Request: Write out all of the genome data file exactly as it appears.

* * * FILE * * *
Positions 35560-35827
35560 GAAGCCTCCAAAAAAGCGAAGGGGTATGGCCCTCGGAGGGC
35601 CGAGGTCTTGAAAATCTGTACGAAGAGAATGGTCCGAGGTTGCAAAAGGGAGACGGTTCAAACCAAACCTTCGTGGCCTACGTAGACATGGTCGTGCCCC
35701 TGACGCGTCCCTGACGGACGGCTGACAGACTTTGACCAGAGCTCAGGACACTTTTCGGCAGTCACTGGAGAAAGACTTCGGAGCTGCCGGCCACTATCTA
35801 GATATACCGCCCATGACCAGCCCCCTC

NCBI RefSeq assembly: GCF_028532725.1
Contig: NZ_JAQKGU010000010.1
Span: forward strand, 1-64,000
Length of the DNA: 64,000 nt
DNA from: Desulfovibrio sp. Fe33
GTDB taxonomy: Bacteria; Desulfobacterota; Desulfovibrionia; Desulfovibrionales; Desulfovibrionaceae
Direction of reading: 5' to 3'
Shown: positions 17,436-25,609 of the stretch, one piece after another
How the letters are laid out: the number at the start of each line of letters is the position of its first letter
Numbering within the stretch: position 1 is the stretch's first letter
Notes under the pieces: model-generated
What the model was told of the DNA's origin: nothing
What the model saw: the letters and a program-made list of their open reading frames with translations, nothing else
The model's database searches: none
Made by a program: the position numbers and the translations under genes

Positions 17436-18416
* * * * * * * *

Positions 35560-35827
35560 GAAGCCTCCAAAAAAGCGAAGGGGTATGGCCCTCGGAGGGC
35601 CGAGGTCTTGAAAATCTGTACGAAGAGAATGGTCCGAGGTTGCAAAAGGGAGACGGTTCAAACCAAACCTTCGTGGCCTACGTAGACATGGTCGTGCCCC
35701 TGACGCGTCCCTGACGGACGGCTGACAGACTTTGACCAGAGCTCAGGACACTTTTCGGCAGTCACTGGAGAAAGACTTCGGAGCTGCCGGCCACTATCTA
35801 GATATACCGCCCATGACCAGCCCCCTC

NCBI RefSeq assembly: GCF_028532725.1
Contig: NZ_JAQKGU010000010.1
Span: forward strand, 1-64,000
Length of the DNA: 64,000 nt
DNA from: Desulfovibrio sp. Fe33
GTDB taxonomy: Bacteria; Desulfobacterota; Desulfovibrionia; Desulfovibrionales; Desulfovibrionaceae
Direction of reading: 5' to 3'
Shown: positions 17,436-25,609 of the stretch, one piece after another
How the letters are laid out: the number at the start of each line of letters is the position of its first letter
Numbering within the stretch: position 1 is the stretch's first letter
Notes under the pieces: model-generated
What the model was told of the DNA's origin: nothing
What the model saw: the letters and a program-made list of their open reading frames with translations, nothing else
The model's database searches: none
Made by a program: the position numbers and the translations under genes

Positions 17436-18416